The real shame of this new series of posts is that it’s the result of feedback from people who gave up on their dreams of starting and growing independent, private advocacy practices. The further shame is that all those patients who they might have helped will not get their help, and may never get what they need from the healthcare system. Over the years, hundreds of people have come and gone in our profession. My educated guess: for every 10 who take the early steps toward fulfilling their dreams, only 2 or 3 have succeeded. Further, the people one might expect would be the successes have, instead, given up. Why do so many walk away? Because before they started, they assumed things about starting and growing an independent practice that just aren’t true, usually without realizing they had made an assumption. So that’s our topic for the next few posts: The myths that too many advocate wannabes buy into, eventually forcing them to walk away from their dreams. We’ll begin with the first 3: Myth #1: Advocacy is just a service, so since I already know how to be an advocate, it won’t cost me anything to get started. If you think of advocacy as sitting in a home office, talking on your home phone, and doing research on your personal computer, then you’re right, it doesn’t cost you much of anything. But that’s not what advocacy is. And doing no more than that sets you up to fail. Building a successful advocacy practice requires us to set the stage for being successful. It’s about investing in yourself to support your success. Start-up costs include marketing (including a website), developing financial processes (possibly hiring an accountant), obtaining liability insurance (which may cost you thousands of dollars), joining one or more professional organizations, and more. And if you think “do it yourself” means it’s free, think again. Succeeding means you understand and embrace the concept of “time is money.” If you’re spending time doing administrative tasks, then you aren’t working with a paying client. If you don’t have enough paying clients,…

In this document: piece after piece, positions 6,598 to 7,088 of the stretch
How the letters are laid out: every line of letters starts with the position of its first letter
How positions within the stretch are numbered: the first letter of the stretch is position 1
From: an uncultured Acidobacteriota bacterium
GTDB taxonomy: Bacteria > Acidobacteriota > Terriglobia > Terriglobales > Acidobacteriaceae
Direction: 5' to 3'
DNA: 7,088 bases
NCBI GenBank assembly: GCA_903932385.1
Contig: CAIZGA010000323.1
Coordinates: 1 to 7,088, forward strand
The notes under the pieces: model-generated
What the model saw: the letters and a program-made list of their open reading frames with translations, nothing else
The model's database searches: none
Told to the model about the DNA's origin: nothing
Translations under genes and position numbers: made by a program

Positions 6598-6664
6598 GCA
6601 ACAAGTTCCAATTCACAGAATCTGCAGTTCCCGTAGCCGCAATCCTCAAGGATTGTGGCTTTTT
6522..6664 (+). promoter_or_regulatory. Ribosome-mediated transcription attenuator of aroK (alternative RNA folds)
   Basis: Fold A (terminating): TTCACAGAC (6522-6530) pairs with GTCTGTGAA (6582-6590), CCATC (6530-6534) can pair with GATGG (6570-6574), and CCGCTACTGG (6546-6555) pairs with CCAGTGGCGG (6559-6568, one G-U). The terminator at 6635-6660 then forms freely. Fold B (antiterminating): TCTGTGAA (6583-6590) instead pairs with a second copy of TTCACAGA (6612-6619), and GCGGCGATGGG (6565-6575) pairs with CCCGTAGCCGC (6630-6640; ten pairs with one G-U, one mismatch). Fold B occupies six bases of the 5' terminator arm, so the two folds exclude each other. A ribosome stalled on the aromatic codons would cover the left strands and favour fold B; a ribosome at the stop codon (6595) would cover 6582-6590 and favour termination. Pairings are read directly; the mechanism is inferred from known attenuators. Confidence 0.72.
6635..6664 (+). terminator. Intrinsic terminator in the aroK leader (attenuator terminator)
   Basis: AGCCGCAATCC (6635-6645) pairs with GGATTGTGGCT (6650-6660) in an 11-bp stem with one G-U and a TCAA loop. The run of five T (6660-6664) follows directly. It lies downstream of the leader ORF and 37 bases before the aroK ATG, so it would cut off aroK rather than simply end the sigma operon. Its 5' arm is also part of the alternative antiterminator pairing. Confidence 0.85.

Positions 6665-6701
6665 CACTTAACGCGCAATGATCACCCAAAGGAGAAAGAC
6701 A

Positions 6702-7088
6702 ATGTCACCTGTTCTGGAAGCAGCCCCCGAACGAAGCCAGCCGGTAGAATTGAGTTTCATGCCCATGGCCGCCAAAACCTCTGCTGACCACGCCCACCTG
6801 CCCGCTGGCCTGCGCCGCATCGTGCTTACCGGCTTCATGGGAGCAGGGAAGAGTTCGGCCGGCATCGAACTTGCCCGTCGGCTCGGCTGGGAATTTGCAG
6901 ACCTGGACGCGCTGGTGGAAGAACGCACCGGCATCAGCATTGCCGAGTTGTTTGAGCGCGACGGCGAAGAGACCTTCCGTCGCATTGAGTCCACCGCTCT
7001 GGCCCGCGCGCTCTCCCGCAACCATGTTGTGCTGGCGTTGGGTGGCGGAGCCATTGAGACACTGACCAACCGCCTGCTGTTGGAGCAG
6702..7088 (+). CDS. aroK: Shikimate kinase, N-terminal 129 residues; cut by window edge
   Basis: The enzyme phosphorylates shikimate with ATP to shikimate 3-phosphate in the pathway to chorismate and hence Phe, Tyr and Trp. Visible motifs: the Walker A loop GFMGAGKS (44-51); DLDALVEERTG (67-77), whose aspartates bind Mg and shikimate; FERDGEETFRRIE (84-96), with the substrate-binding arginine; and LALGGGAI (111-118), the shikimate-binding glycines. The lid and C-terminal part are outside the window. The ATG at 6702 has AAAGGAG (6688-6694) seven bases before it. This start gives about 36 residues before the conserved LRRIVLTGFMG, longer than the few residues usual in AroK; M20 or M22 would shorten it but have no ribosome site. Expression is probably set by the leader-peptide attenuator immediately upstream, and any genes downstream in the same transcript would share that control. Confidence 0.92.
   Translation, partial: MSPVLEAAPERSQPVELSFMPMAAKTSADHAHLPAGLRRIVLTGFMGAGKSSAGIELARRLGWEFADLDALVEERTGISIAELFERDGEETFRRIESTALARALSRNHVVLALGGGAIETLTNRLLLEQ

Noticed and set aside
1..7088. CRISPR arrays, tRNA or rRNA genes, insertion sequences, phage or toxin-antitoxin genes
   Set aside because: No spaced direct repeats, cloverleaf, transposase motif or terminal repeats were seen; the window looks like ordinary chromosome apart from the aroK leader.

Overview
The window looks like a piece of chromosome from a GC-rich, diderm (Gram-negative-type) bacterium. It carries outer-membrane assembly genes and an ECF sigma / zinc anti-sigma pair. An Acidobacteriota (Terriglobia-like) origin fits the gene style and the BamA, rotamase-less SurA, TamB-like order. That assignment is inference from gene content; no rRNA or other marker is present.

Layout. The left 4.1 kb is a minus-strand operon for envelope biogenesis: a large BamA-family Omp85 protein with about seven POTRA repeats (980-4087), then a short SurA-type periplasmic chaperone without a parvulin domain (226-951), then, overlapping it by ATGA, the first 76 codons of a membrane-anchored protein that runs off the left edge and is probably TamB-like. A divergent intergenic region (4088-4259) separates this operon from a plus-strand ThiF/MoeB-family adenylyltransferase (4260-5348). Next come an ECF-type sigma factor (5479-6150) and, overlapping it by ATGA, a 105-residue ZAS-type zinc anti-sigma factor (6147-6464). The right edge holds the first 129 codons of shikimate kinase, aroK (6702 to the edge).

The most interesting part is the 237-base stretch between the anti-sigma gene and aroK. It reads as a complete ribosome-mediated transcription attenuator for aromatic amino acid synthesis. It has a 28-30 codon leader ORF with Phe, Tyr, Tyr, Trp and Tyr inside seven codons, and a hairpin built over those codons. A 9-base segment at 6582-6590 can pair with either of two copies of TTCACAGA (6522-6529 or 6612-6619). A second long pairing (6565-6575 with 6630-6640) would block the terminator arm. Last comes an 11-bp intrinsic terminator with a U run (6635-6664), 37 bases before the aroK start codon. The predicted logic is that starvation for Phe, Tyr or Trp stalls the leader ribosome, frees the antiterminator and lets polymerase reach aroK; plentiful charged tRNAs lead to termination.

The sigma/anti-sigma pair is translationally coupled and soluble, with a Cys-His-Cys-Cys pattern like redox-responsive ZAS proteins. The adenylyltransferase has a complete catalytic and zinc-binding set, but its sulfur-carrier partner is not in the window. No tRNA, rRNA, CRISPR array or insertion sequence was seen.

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The Patient Advocate’s Version of “Time’s Up!”

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The Patient Advocate’s Version of “Time’s Up!”